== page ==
Spitter Master Sheet
Key Visual Features:
- Ranged Creature (Shoots Projectiles)
- Classic Progression\Power (5 tiers)
- Elemental Progression
- Exotic Progression
Spitter General Description:
The Spitter is a common, ranged attack creature found on many worlds particularly the lower threat ones. One of it’s key indentity traits is that it never walks but instead runs around the world from place to place. It’s personality resembles an cautious but also aggressive armadillo scurrying around and dodging to avoid being hit back. When in an agitated state they shoot projectiles at nearby enemies, and strafe around their target. They can be often found alone or in groups.
Introducing Species Progression and Classic Progression
Today, this post will focus on our visual approach to creature progression and in particular why we think the Wildstock is better suited towards a ‘Species Progression’ and why the Spitter adopts a more conventional ‘Classic Progression’.
This will hopefully explain the deciding factors on how the art team creates the visual progression a creature will have, which closely ties the aesthetics into it’s identity, behaviour and gameplay functionality.
So in a ‘nutshell’, any one of our creatures can have up to 5 tiers of visual mesh change to represent it’s ‘Difficulty’ and ‘Power’ in the gameplay design.
A peaceful easy-going world will have more creatures suited to that game play environment. Alternatively a more challenging combat environment may sport the more powerful and difficult creatures.
- The challenge is that ‘not one solution will fit every creature aesthetically’ or even make sense visually.
After a lot of visual exploration, we identified two clear categories that our family of Boundless creatures can relate and be placed into. We labelled these as Species Progression and Classic Progression.
The Wildstock is a perfect example to why a Species Progression was needed visually for the best considered artistic approach.
So we needed to represent the 5 visual tiers of ‘Power/Difficulty’ in gameplay whilst still maintaining the same rig\ai and animations. Done in the Classic Progression way, you would end up with just so many, many, many ‘goat-like-creatures’ and since this creature is found in large groups\herds and has random behaviour we had to consider another visual approach of achieving what we needed.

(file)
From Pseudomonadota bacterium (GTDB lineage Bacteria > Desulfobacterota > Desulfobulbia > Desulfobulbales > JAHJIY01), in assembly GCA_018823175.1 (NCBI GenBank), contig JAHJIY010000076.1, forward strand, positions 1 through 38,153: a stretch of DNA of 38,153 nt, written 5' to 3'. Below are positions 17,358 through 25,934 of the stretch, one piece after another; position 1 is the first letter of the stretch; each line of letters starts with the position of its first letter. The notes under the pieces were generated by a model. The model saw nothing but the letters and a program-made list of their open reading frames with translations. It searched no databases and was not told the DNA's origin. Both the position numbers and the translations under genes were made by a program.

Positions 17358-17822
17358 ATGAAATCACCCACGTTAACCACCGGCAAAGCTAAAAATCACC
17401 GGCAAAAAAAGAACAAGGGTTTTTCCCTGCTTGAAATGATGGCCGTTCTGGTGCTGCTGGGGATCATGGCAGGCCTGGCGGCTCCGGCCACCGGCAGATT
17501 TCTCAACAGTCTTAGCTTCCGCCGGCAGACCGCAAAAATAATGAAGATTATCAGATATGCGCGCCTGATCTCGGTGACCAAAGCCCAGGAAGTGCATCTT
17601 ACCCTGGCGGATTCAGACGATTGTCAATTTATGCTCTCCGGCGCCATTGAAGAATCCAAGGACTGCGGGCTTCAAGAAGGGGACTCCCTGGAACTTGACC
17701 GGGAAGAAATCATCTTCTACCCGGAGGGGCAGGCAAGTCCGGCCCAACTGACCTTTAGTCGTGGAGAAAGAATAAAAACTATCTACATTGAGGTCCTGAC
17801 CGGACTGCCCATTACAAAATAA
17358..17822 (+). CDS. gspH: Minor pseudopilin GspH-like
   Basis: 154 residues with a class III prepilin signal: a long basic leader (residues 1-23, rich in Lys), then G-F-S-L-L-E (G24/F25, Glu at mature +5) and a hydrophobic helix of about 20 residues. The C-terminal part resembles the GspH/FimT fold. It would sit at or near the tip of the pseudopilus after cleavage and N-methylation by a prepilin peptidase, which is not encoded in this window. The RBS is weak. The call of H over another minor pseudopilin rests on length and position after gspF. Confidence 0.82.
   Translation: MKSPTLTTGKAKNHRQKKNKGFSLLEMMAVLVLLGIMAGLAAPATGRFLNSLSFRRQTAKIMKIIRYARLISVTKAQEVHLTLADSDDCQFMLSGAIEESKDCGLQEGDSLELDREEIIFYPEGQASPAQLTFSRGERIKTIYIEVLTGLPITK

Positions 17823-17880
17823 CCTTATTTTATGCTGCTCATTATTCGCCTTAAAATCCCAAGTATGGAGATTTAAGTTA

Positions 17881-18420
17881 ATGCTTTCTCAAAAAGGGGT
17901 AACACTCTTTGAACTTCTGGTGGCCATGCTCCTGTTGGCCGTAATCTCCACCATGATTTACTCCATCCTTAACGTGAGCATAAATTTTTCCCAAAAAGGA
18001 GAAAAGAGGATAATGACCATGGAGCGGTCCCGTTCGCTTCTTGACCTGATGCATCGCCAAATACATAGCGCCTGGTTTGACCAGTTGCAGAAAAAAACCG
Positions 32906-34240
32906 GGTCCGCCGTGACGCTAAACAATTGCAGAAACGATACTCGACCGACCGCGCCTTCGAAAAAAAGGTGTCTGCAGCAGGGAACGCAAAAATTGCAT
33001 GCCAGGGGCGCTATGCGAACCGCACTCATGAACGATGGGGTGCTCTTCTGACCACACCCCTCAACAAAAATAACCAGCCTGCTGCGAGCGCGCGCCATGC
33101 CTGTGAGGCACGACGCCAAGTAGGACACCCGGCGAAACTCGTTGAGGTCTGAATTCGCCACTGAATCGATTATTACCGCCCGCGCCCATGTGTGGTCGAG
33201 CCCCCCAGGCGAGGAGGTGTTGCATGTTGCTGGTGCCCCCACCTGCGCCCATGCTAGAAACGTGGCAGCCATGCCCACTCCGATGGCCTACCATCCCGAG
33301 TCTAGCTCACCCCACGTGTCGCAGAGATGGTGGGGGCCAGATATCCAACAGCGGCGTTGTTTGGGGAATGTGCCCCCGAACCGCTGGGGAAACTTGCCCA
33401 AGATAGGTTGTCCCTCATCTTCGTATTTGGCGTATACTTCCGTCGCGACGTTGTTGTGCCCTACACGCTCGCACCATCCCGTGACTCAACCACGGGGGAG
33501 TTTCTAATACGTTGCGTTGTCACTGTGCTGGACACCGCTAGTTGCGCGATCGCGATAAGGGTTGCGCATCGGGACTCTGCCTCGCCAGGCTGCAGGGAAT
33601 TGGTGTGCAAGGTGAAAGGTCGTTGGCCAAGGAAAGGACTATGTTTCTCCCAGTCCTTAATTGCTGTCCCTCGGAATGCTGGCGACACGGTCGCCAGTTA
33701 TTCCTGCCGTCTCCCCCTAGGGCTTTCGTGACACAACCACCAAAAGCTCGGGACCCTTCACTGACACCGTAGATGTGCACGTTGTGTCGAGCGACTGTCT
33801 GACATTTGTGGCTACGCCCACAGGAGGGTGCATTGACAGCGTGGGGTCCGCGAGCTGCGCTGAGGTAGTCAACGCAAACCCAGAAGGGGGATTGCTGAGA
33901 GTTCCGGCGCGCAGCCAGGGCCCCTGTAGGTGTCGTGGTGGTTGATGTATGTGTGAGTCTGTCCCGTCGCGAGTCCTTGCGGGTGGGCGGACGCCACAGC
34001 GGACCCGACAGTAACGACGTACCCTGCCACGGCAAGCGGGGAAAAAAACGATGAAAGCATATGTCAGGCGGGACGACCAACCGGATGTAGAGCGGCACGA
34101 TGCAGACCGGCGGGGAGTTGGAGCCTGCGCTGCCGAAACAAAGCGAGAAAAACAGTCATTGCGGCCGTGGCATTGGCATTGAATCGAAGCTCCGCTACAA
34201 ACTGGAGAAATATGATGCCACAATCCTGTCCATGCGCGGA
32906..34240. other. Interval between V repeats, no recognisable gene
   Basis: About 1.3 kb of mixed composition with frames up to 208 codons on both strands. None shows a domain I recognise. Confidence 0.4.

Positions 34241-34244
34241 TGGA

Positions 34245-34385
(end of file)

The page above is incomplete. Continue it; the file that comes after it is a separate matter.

For the Wildstock we felt that the herds should look like they are part of the same family - like a pack of Lions, Zebras or Elephants. By having each tier looking like a unique species, this also allows us future scope to have unlimited tiers if we so choose to make more Wildstock later down the line.
The gameplay for this creature is key here because IN this herd of creatures part of the joy is that any random creature may react more aggressively than the others! This behaviour resembles and connects to it’s nature in reality… for example what would happen if you attack a herd of Moose, Cattle or Gazelles?
As ambient creatures with reactive behaviours that are utterly random - part of the surprise will be when one of the pack reacts in a more angry fashion than the others…same for those running scared.
This visual approach according to the above example is particularly appealing when considering what a level 1 Wildstock may look like in comparison with the most aggressive level 5 in terms of the gameplay. Our visual concepts and design reflect the behaviours of ‘most vulnerable and therefore weakest’ to the ‘most aggressive and therefore dangerous’.
The Spitter we feel is definitely suited toward the Classic Progression, deriving from being a ranged creature with a strong string of solo behaviours as part of the AI.
Our level 1 Spitter clearly visually shows it’s the weakest in terms of power and level 5 is the strongest and therefore has the fiercest combat.
Incidentally, that’s not to say we can’t have another species of Spitter later on… but that new species will also have similar tiers of strength to represent it’s gameplay in the conventional way and to keep the game consistent.
As I mentioned before, we aim to create a visual common language for all the creature of Boundless.
If the creature generally has ‘Group behaviour’ like the ‘Wildstock’ (and in the future, possibly also the ‘Fast Flyer’) then we create a visual treatment for Species Progression that’s specifically good for adding a lot of variety of life as part of the world ambience.
If the creature has a bespoke and unique ‘Solo Behaviour’ then the levels of combat and core gameplay is of the most importance to this creature and is therefore the primary visual focus.
We feel overall, that both Species and Classic progression visibly show ‘power and difficulty’ in gameplay clearly while being sensitive to it’s identity/personality and behaviour.